When it is desired to cut a pattern in a material, the cutting assembly 2 is assembled as illustrated in FIGS. 1 and 2. The stop collar 8 is placed over the holder 6 and secured at a desired location by tightening the set screw 12. The desired location for the stop collar 8 is selected so that, when the cutting assembly is in cutting position, the stop collar 8 is spaced a distance above projection 20 and the top weight 14 is spaced a distance below the sleeve 26. The desired number of weights 14 are placed over the holder 6. The number of weights utilized depends on the material to be cut and the sharpness of the blade 4 and is chosen so that the blade 4 penetrates only the material to be cut. The holder 6 is inserted into the tube 16 until the stop collar 8 abuts against the projection 20. The sleeve 26 is then inserted into the tube 16 and secured at a desired location by tightening the set screw 30. As described above, the outer surface of the holder 6 is in contact with the substantially frictionless bearing means 22 so that holder 6 may freely rotate relative to the tube 16. Also, the cutting blade 4 rotates freely relative to the holder 6 due to the bearings provided in the holder 6 around portions of a shaft of the cutting blade 4.
By such a double bearing configuration, the cutting blade 4 is able to reliably and substantially instantaneously follow a desired contoured path. That is, the cutting blade 4 immediately pivots in response to predetermined changes in the path of travel to keep the sharp edge of the cutting blade 4 in the desired direction. For example, to achieve quality cutting of signs, the distance D of the offset should be at a minimum so that an immediate turning response of the cutting blade is provided. This result occurs because the turning effort or torque associated with the cutting edge is proportional to the offset distance D. Further, because of the minimal offset distance D obtained in the present invention, the radius of any corner generated during cutting of a sign is also minimized thereby improving the quality of appearance of the sign. In order to assure reliability of operation, in conjunction with an immediate turning response and a minimal offset, however, the double bearing configuration must be used so that if one set of bearings is not properly functioning, the other set of bearings is able to provide a proper turning response. With the present invention, the distance D is about 0.012 inches while a conventional swivel knife has a distance D of about 0.046 inches.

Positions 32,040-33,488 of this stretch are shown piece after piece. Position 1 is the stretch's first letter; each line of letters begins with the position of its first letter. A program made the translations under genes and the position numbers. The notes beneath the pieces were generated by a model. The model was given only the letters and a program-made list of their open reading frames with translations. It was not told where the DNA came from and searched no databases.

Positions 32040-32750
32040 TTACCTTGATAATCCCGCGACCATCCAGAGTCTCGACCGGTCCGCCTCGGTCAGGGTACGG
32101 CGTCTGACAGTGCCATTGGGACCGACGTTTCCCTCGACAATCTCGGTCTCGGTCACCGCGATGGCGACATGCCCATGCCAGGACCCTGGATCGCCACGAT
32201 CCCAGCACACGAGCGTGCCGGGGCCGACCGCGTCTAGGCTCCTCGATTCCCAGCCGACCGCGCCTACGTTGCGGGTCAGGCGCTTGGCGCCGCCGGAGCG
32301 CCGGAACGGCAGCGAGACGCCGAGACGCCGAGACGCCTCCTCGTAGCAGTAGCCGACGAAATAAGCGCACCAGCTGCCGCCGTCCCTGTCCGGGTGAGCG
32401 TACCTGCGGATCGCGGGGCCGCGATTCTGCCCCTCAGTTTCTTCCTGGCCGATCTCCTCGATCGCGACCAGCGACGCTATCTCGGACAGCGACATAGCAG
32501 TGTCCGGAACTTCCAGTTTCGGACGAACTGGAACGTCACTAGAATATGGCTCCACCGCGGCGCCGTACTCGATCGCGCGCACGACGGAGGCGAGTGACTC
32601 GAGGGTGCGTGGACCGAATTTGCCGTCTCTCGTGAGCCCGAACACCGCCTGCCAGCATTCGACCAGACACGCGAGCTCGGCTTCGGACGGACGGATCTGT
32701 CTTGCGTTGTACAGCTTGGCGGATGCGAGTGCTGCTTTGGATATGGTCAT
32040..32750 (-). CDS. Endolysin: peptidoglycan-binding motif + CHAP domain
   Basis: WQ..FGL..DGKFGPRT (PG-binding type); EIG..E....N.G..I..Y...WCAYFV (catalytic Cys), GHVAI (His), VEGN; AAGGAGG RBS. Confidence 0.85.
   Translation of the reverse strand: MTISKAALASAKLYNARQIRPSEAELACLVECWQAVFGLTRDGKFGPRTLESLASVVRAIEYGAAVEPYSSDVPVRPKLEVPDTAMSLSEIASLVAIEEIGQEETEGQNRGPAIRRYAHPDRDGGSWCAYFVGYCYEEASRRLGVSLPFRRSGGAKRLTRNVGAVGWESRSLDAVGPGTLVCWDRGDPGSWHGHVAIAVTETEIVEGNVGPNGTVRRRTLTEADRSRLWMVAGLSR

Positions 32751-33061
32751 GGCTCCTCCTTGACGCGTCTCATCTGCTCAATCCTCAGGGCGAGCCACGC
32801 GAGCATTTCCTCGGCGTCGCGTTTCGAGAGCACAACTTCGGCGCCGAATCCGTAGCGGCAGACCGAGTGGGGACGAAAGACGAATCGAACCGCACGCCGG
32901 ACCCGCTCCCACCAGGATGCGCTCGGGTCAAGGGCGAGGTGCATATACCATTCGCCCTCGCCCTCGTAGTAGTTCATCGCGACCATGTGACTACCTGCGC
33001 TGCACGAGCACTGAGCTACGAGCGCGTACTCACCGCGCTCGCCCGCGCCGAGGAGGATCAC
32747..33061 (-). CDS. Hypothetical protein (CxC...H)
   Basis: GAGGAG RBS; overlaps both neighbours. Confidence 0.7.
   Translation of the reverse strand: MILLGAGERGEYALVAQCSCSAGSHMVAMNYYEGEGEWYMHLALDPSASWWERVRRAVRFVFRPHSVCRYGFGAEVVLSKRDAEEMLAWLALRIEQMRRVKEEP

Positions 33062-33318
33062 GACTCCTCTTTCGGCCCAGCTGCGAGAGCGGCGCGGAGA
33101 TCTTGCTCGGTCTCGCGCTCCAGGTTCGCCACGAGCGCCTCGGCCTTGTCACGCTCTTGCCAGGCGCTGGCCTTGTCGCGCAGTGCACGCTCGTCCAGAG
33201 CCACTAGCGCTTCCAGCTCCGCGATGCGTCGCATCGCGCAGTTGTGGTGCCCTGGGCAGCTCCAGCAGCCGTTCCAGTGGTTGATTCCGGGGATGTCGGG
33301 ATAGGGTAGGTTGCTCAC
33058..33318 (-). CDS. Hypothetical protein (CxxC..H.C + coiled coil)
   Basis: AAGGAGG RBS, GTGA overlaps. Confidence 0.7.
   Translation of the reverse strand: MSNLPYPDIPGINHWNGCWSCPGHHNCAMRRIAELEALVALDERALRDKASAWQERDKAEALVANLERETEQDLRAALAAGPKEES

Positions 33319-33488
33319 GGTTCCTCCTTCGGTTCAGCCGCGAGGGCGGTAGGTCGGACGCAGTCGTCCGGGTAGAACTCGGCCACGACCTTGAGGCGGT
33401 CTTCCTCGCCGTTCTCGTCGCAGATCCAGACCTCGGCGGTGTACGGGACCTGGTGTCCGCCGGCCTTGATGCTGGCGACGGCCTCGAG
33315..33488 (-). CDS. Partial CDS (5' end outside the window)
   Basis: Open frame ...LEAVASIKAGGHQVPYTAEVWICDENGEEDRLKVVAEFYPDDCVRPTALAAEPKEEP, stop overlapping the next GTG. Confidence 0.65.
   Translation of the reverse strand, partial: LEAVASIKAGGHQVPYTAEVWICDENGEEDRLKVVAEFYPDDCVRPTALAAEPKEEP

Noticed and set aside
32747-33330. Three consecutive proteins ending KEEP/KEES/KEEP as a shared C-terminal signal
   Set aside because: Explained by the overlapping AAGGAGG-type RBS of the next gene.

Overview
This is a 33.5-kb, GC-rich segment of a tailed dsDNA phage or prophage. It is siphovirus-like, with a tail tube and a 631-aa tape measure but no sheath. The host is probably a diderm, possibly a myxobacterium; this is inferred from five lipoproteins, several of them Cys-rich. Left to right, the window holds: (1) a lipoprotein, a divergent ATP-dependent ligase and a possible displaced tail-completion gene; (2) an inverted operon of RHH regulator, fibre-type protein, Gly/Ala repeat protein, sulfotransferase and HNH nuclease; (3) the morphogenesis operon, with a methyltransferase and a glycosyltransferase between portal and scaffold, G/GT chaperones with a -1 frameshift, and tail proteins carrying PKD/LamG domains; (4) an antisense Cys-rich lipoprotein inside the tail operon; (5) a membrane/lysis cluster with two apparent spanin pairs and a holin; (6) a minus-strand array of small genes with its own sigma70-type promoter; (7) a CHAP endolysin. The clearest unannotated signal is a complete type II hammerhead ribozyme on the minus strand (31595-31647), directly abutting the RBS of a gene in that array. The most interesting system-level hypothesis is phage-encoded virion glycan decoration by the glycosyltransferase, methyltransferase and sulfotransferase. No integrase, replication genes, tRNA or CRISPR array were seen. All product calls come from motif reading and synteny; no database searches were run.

The mounting of the holder 6 in the bearing means 22 also provides for substantially friction free linear movement of the holder 6. As a result of this substantially friction free movement, as explained above, the force on the knife blade remains substantially constant during operation of the cutting assembly. As illustrated in FIG. 2, the linear movement is limited by contact of the stop collar 8 and the projection 20 or by contact of the weight 14 and the sleeve 26. The tube 16 is then secured in the member 86 on the carriage 80.
The frame 56 having the material 58 to be cut secured thereto is positioned at a predetermined location between the rails 60. The pattern to be cut has been programmed into the computer 76. The apparatus is turned on and the computer 74 sends out signals to move the carriages 70 and 66 over the rails 60 and the carriage 80 over the rail 78 while holding the cutting blade 4 in an up position out of contact with the material 58. When the cutting blade is in a predetermined position, such as over the letter A in FIG. 4, the member 86 and therefore the cutting blade 4 are moved downwardly until the cutting blade 4 has penetrated through the material 58. Movement of the member 86 is continued until the stop collar 8 has been moved a distance away from the projection 20 so that the holder 6 is free for rotational and linear movement. The computer 76 continues to send out signals to move the carriages 70 and 66 over the rails 60; the carriage 80 over the rail 78 and the cutting blade 4 into and out of contact with the material 58 until the desired pattern, such as the letters A B C, has been cut in the material 58.
In those instances where it is desired to use the foot 40, it is positioned over the tube 16 and the set screw 46 is adjusted until the tip 48 is properly located, as explained above, in the keyway 34. The tube 16 is then mounted in the member 86 and the pattern is cut in the same manner as described above.
In the preferred embodiment of the invention, all of the parts of the cutting assembly 2 are formed of a high grade steel although other materials having similar physical characteristics may be used. The outer surface of the holder 6 is ground and polished so that any friction between the bearing means 22 and the holder 6 is minimal. The bearing means 22 comprise ball bearings with the surfaces of the balls providing the contact with the holder 6. While the computer controlled apparatus described above is preferred, it is to be understood that any type of apparatus capable of moving the cutting assembly over the desired pattern may be utilized. Using the apparatus described above, patterns have been cut in materials wherein cutting speeds in excess of 250 inches per minute have been obtained.
While the preferred embodiments of the invention have been illustrated and described herein, it may be otherwise embodied and practiced within the scope of the following claims.
|Cited Patent||Filing date||Publication date||Applicant||Title|
|US2314327 *||Apr 7, 1941||Mar 23, 1943||Libbey Owens Ford Glass Co||Glass cutting apparatus|